April 2020 will see the introduction of major changes to capital gains tax (CGT) on the disposal of residential property.
A recent blog explained how Private Residence Relief is going to be reformed. This article focuses on how UK resident individuals will be affected by measures to accelerate the CGT payment date.
Currently, a private individual pays CGT anywhere from 10 to 22 months after the date of sale, since CGT is due nine months after the end of the tax year in which the disposal takes place. Effective 6 April 2020, however, UK residents will have to pay CGT on the disposal of residential property no later than 30 days after the date of disposal.
The new rules apply to any direct disposal of UK land on which a "residential property gain" accrues on or after 6 April 2020. Similar rules have already been in place for non-UK residents for some time now.
A return must be made to HMRC within 30 days of the completion date, although no return is required for disposals where no tax is due (for example where a gain is fully covered by Private Residence Relief, or relieved by capital losses). Tax must be paid within the same 30 day period.
Since the taxpayer's CGT position for the tax year as a whole may be unknown at the time of the disposal, the tax calculation at the return stage is a "notional" calculation - in other words an estimate!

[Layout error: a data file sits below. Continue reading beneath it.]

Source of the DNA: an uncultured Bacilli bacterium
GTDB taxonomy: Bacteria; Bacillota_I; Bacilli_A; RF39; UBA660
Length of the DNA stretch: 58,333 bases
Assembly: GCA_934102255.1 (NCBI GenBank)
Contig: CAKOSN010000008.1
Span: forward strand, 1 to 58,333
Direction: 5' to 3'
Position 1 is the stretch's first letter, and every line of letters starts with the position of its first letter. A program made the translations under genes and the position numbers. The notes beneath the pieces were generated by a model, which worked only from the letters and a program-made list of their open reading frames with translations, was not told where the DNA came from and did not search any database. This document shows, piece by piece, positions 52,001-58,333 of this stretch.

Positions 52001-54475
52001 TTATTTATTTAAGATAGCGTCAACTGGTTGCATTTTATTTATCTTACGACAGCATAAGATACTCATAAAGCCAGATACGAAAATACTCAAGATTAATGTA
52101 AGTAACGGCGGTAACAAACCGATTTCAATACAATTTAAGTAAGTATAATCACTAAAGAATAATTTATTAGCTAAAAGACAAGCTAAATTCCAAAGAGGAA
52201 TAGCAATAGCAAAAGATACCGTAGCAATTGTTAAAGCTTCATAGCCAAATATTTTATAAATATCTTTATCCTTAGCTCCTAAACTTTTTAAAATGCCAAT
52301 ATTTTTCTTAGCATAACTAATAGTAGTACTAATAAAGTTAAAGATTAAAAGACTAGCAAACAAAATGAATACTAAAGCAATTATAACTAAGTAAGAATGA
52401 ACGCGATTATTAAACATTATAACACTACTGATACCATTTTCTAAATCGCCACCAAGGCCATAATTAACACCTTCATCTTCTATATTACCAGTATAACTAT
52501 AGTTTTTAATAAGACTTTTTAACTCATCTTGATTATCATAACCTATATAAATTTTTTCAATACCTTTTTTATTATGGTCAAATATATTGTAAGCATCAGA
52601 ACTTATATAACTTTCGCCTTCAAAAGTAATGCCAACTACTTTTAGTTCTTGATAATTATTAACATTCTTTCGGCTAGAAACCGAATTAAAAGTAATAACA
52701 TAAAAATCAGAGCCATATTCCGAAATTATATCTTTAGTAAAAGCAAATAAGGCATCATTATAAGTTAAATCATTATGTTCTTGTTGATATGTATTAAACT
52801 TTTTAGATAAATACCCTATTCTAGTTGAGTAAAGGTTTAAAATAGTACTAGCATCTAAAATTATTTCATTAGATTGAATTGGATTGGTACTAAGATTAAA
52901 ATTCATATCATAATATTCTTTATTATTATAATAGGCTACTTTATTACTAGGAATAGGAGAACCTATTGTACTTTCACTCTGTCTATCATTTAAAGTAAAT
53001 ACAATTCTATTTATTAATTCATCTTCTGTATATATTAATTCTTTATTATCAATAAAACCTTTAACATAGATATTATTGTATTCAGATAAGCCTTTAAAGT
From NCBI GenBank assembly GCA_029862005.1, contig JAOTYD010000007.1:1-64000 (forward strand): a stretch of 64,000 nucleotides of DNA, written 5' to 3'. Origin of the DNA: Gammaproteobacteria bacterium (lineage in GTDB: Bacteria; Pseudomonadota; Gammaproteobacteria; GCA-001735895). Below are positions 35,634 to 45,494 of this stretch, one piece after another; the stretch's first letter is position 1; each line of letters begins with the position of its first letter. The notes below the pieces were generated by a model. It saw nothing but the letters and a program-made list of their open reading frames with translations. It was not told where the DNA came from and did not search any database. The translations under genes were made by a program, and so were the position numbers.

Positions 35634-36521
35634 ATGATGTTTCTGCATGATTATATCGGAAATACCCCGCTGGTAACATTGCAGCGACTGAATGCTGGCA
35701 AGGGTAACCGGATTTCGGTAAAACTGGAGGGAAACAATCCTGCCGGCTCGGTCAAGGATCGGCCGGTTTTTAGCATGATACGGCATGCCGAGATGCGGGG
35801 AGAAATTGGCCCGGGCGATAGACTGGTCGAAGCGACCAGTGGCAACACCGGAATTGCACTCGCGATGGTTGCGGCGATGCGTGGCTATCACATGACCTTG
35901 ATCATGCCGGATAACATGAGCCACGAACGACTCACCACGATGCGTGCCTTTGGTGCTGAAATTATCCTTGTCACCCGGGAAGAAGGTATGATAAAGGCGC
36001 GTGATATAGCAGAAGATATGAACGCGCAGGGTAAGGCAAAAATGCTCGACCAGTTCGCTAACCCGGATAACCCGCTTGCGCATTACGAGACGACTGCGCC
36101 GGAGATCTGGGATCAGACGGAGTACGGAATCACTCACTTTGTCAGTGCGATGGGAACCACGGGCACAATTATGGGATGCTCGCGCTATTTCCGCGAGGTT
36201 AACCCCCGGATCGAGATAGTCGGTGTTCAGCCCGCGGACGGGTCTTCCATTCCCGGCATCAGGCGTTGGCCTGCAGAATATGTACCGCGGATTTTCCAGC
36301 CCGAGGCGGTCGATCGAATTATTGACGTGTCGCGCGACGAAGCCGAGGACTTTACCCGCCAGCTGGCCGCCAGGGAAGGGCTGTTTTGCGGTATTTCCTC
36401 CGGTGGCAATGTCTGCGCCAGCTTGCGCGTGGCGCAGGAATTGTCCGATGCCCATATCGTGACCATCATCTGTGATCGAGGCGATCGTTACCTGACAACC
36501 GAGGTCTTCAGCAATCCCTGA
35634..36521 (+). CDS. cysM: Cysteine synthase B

Any unused capital losses, and the taxpayer's CGT Annual Exempt Amount, may be taken into account in working out the notional CGT. The applicable rate of tax is determined based on a reasonable estimate of the individual's taxable income for the year, since this again will probably be unknown at the time of the disposal.
The payment is treated as a payment on account of CGT, and any under/ overpayment of tax will normally be paid/ recovered once the taxpayer's final position for the tax year as a whole is known - usually once their Self Assessment return has been prepared and submitted.
In practice this new regime is likely to pose enormous challenges for taxpayers and conveyancers, who in many cases will be unfamiliar with even the most basic aspects of the CGT regime. Taxpayers who are contemplating the disposal of a residential property in the coming months are therefore strongly advised to contact their accountant for detailed and specific advice, before the disposal takes place. This is of particular importance where a gain is likely to arise that may not qualify in full for Private Residence Relief; landlords, in particular, will be affected.
If you may be affected by the issues discussed in this article, contact us for assistance today.